Coronavirus is just the latest and greatest in our lifetime of biohazards. In my lifetime alone we’ve seen Epidemics and Pandemics of Cholera, The Plague, CJD, Nipah Virus, Dengue fever, Yellow fever, SARS, MERS, Measles, Mumps, Swine Flu, Ebola, ZIKA and of course H1N1 - this is not even a complete list and yet it’s clear to see COVID 19 is neither the first communicable disease of high fatality nor the last. I am by no means comparing the impact of any of these but the fact of the matter remains that despite the incredible detriment we are in the thick of facing, more of us will survive than suffer. While we take this vulnerable time day by day now that we are just entering the storm, we have an opportunity to rationally prepare ourselves so that we may persevere through this trial in good health long enough to either get more information or find a more secure way to evade illness and ensure we are strong in health to avoid catastrophe as we age and become more vulnerable by the time the next biohazard takes power.
This is by no means an attempt to be insensitive to those in deliberately immunosuppressed conditions, those undergoing chemotherapy or organ transplant, etc, nor to overlook those with potentially life-threatening Acquired Immunodeficiency Syndrome, Human Immunodeficiency Virus and beyond. Individuals in this fragile state are going to need the most protection and care and if the rest of us can do our part to keep ourselves safe, calm and out of harm's way to whatever extent we have control over, our healthcare services can be better allocated to those in dire need.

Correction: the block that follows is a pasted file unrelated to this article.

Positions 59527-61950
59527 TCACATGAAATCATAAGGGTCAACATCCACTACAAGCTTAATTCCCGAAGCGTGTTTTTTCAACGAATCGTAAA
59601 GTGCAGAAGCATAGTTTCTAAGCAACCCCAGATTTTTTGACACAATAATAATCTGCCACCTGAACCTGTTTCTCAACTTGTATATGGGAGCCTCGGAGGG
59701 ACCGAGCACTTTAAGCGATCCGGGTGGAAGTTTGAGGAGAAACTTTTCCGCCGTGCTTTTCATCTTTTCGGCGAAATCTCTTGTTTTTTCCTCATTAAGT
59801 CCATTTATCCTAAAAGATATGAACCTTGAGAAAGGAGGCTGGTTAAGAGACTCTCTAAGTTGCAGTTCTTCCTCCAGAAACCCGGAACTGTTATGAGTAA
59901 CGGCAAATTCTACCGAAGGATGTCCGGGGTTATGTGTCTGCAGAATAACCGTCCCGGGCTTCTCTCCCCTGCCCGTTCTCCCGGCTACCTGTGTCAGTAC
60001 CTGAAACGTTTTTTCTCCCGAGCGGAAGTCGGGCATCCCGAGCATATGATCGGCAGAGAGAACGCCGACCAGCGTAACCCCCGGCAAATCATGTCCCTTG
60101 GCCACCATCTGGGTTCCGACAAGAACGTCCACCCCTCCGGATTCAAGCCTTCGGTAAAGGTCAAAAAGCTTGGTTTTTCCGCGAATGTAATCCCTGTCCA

To conclude this all I'd just like to say we are globally alert to this situation and in this predicament together. Some of us live in countries with universal access to care that we take entirely for granted. We are all holding onto our seats bracing for impact if it hasn’t already hit us, but this is without a doubt just the beginning. As a reminder, cortisol is released in response to fear or stress by the adrenal glands as part of the fight-or-flight mechanism of our body. This, in turn, decreases immune function and thereby puts us at greater risk of all infections. So, for the majority of us, it's important to eat right, stay active, sleep well, stay calm and wash our hands. At the end of the day, this may seem to be cliche, obvious advice, but it is the most we can do at this time.
Clean hands, Full Hearts, Can't Lose
Disclaimer: The information discussed is not intended to diagnose, treat, cure or prevent any Disclaimer: This content is strictly the opinion of Dr. Mashal Khan and is for informational and educational purposes only.The information discussed is not intended to diagnose, treat, cure or prevent any specific disease or medical condition. It should not be used for or in the place of medical advice or treatment from a personal physician. All viewers of this content, especially those taking prescription or over-the-counter medications, are advised to consult their physicians before beginning any nutrition, supplement or lifestyle program and with specific health questions. Neither Dr. Khan nor the publisher of this content takes responsibility for possible health consequences of any person or persons reading or following the information in this educational content.